Alentejo: Portugal’s cork country

The Alentejo is a mystical place of gliding plains, sudden mountains, and the largest cork forests in the world. With open horizons, the rhythm of life follows the rhythm of regional songs. More than half of the world’s total cork supply is produced on this very land.

To many of those who have not visited the region, this land may seem like another world, yet it’s just an hour’s drive from Lisbon. Famed for its villages along the Castle Route, the northeastern part of Cork Country features ancient fortresses such as Nisa, Castelo de Vide, Marvão, Portalegre and Alter do Chão.

Portuguese cork has been used all over the world for thousands of years and has brought some of the greatest wines to people around the globe. The most widespread use of cork is as a wine closure. The practice began in the 17th Century when Dom Perignon chose the bark of the cork oak as the perfect sealant for his Champagne and quickly it became popular with the spread of mass-produced glass bottles.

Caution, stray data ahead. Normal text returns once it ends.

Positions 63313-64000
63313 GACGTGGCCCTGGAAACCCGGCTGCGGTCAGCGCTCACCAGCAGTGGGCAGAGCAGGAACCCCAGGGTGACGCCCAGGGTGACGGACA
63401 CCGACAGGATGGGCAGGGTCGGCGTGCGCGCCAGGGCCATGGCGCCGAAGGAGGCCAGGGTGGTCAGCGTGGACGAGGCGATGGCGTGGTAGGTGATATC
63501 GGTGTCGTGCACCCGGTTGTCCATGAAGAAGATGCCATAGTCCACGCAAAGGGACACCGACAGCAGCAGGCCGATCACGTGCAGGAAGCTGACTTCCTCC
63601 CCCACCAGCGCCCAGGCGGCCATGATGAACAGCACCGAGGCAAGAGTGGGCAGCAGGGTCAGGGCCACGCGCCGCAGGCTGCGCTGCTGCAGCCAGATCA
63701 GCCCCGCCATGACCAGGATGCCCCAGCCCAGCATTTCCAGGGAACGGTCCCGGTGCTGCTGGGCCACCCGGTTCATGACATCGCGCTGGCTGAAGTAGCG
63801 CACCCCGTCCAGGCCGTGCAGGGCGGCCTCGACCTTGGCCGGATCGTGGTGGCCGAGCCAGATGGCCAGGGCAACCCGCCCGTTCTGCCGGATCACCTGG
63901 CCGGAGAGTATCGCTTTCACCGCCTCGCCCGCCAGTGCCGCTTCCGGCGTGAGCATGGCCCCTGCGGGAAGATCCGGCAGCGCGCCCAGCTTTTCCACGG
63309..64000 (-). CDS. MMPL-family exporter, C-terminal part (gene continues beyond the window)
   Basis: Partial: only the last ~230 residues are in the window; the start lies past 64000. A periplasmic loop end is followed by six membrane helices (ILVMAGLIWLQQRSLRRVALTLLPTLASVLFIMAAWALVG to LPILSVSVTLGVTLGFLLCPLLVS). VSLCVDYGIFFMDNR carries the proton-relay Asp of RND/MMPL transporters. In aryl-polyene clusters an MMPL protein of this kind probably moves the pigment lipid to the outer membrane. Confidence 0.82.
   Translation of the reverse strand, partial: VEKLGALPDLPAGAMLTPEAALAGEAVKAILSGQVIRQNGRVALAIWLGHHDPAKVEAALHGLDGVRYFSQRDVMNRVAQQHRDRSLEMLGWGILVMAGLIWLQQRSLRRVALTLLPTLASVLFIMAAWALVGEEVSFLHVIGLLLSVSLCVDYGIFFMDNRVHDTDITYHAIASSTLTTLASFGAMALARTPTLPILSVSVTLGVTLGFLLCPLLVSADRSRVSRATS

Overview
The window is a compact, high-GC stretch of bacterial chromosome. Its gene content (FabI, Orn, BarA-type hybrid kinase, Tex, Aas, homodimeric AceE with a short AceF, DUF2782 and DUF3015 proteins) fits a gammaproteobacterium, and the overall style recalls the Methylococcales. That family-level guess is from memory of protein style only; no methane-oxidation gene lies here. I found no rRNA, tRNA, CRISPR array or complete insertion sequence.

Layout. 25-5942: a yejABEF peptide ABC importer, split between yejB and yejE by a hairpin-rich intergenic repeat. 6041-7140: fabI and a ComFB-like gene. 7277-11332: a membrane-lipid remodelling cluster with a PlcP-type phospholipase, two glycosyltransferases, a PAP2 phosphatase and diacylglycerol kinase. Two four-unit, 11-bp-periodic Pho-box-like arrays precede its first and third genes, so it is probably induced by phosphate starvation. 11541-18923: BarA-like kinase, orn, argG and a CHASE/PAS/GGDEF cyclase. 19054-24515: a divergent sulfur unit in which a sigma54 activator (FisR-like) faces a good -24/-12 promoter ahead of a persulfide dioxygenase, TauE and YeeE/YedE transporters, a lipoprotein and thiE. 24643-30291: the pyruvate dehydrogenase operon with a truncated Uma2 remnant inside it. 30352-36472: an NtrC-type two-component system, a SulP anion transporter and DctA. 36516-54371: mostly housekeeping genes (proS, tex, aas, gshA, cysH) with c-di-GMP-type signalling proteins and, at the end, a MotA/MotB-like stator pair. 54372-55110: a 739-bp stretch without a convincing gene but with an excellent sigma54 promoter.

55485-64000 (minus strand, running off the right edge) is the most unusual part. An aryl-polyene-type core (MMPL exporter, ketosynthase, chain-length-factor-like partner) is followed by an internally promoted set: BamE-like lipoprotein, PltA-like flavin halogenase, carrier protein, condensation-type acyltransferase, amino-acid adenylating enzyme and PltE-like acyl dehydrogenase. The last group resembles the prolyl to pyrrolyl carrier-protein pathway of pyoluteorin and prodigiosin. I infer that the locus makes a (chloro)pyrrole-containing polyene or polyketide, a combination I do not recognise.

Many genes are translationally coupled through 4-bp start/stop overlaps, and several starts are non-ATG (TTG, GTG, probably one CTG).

While is Cork Country, make sure to visit Vila Viçosa. The Vila was built around the palace of the House of Bragança, the last Portuguese dynasty. Other places of interest include: Castle, Santo Agostinho Church (13th-18th centuries), Chagas de Cristo Convent, Nossa Senhora da Esperança Monastery and Castelo Novo (Renaissance).  Moving South, one might choose to also visit Monsaraz. This is an inviting and beautiful medieval village, with castle walls and fortifications to challenge all enemies. Sites include the Santa Catarina Chapel, Paços do Concelho, Paços de Audiência and Porta da Vila.

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